I found it quite an enjoyable process, as I could just sit there with my stitching and an audiobook or doco on in the background. I was very nervous to wear these out because I had this silly notion that people would judge me for it, or might ask me question, when I am terrible at talking to strangers. Which was, of course, absolutely ridiculous. The only people that have commented have been my grandma and the friends/family that know about my mending projects.

I did have a small worn patch on the other side so I mended that with my machine with this process that I did on my last pair. It is definitely much quicker but less decorative.

Resources I found helpful:
gazing at this instagram
this youtube channel
these tutorials which will be brilliant for more decorative mending in the future
a cloth in the Auckland Museum's collection

And for those with access through school or work:
Japan Knowledge Library has a good definition by requires login
Mottainai: The Fabric of Life, Lessons in Frugality from Traditional Japan by Sasha Rabin Wallinger from Textile: Cloth and Culture, 2012

xo Kirsten Isabel

Grey tee mending


Does anyone else get little tears in the front of their shirt? I'm so confused where they come from! I got some on a relatively new shirt (new this winter) and was devastated. The shirt looked crap leaving the holes there, but I had no clue how to mend it.

This shirt is modal fabric which is lovely and soft (and from a ethical brand) and supposedly well wearing. I was worried that mending would result in distortion of the fabric or just look poorly done.

I used a scrap of interfacing fabric leftover from a previous sewing project and pinned this behind the holes. I then embroidered on the interfacing and fabric to cover the holes. I then trimmed the excess interfacing away. The mending is very visible but decorative.

And I think it looks okay/not too noticeable :)

Sustainable purchasing is hard?


I'm having a hard time determining the best way to go about purchasing sustainable products.

I need to replace my shoes. The soles are destroyed and at this point it's causing one of my ankles to constantly be at a funny angle. Along with a host of other issues that show they are about to fall apart.

So I'm looking for a new pair. And I want them to meet all of these requirements:
- workers paid a fair wage
- long wearing
- repairable
- sustainable materials
- workers of the materials paid a fair wage and not in a situation that may be bad for their health
- locally made
- affordable, I am a student after all

One of the biggest problems I am having is that most long wearing and repairable shoes are leather. I'm not vegan so that itself is not an issue of me. But most leather is no longer a by-product of the meat industry and the dying of leather can cause huge health issues for the workers.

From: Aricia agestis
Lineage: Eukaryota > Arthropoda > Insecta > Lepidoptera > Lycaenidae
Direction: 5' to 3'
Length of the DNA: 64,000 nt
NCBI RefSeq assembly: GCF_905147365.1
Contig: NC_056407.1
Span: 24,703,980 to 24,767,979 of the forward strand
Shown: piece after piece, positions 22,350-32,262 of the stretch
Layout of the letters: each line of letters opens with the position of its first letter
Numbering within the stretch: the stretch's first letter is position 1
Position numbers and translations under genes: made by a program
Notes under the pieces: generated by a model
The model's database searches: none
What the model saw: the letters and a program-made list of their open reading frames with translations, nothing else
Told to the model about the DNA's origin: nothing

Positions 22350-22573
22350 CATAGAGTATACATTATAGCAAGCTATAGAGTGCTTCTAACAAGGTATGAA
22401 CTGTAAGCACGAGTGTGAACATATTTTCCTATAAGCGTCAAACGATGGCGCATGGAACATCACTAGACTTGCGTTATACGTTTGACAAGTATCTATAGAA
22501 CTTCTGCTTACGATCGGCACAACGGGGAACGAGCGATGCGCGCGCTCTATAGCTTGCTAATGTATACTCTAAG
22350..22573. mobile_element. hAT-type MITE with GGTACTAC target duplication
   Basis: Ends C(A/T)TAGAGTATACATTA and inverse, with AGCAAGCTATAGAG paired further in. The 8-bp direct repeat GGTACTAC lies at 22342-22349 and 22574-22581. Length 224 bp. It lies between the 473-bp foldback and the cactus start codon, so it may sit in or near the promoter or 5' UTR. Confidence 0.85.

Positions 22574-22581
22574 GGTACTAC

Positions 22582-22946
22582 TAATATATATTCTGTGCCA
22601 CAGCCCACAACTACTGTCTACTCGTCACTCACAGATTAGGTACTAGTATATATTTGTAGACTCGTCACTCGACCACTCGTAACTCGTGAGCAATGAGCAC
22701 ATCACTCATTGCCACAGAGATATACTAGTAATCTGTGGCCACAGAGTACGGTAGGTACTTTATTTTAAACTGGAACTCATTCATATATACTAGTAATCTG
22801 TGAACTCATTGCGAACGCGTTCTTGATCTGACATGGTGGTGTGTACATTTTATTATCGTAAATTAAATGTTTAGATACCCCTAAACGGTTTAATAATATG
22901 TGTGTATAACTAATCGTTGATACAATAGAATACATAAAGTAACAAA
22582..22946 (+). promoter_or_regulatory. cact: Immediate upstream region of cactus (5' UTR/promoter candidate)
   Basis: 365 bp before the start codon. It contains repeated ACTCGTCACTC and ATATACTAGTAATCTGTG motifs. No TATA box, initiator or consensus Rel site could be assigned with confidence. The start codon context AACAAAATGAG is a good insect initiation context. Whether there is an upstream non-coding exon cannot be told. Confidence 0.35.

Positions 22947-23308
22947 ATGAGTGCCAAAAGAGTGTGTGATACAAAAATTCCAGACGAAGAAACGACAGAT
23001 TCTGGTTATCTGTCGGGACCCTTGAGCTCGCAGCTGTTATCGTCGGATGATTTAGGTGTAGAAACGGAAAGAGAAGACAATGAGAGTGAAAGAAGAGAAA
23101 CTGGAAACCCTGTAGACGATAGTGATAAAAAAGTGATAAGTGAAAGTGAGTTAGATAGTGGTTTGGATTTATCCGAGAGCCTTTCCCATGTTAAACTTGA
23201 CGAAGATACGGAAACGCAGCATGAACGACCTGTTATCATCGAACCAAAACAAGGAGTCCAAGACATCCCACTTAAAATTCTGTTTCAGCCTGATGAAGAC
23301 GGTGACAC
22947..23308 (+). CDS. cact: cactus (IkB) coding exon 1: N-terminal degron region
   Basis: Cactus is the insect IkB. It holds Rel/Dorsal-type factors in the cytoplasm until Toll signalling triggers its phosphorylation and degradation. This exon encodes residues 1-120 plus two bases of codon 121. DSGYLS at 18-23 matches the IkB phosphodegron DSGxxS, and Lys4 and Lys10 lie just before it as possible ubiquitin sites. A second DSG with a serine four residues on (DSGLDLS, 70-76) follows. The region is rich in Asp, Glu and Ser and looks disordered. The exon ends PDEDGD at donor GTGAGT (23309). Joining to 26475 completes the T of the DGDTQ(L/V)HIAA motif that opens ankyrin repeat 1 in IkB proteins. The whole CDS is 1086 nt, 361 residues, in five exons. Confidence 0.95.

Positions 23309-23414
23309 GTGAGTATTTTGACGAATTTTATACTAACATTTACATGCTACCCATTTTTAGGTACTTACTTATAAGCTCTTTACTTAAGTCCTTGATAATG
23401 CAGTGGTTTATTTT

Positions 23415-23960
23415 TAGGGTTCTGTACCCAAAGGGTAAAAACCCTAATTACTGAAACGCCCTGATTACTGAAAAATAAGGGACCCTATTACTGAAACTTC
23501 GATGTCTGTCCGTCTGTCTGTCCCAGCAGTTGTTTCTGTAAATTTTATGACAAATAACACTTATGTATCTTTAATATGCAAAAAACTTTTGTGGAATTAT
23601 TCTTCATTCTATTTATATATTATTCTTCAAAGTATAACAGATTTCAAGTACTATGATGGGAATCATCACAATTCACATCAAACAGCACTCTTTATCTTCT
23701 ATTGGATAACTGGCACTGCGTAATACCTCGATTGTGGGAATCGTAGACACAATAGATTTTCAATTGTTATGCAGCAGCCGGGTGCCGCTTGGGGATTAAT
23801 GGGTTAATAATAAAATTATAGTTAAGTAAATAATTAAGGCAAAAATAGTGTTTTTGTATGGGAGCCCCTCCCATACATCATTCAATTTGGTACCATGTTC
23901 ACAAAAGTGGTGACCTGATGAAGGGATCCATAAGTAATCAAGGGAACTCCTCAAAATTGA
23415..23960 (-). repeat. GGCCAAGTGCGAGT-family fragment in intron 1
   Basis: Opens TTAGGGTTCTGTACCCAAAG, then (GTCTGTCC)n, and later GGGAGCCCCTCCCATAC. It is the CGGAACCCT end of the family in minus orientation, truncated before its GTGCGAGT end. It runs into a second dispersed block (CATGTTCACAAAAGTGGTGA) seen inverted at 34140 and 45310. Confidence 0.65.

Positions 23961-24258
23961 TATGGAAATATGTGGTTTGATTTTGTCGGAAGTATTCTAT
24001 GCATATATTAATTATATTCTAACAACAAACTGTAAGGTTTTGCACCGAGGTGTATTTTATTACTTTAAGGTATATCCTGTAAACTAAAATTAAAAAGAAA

I'm going to have to compromise, but where do I draw the line? Is it more environmentally friendly to get a pair of leather shoes if I can have them repaired for twenty years? 

I've spent hours this week searching for something to meet my requirements and so far no luck. Sometimes trying to be live sustainably is hard.
 

 

Jeans Repair #2


When my jeans ripped this time I was like darn! Cause it was a chance to try darning...

I used this page as reference.

I found it a bit difficult to with the weaving to start off with (cause I started in the middle). But I think I figured it out as I went on. It did take awhile! I had to sit in front of the window to get it all  finished before the sun went down.

It has held up so far but it's only been a few days. 

xo Kirsten Isabel

Jeans Repair #1


Being someone who grew up with The Sisterhood of Travelling Pants, I loved the idea of clothes holding stories. Time goes into the creation of a garment, and then time goes into the wear of it. When it is old and filled with holes, oh the yarns it could tell. 

This was my first pair of jeans in three years. They marked a time of mass change in my life and I’m not ready to be rid of them yet. There is a Japanese art form, Kintsugi, which repair pottery with gold (and sometimes silver or platinum). Kintsugi embraces the imperfections of the mended object, acknowledging its history and the beauty in it.

So in the interest of sentimentality and environmental sustainability I thought I would take inspiration from Japan, and try to make do and mend these jeans for the rest of the year.

The inner thighs have shown wear first at the seams that rub together. I took some wool felt and cut it to cover the worn section (one side had a hole). I then pinned this and stitched it on my machine with a cotton thread. I went forward and back of the area to kind of weave sections of it. 

I expect that it is an area that will over time need further repair so I'll let you know how this wears.

xo Kirste Isabel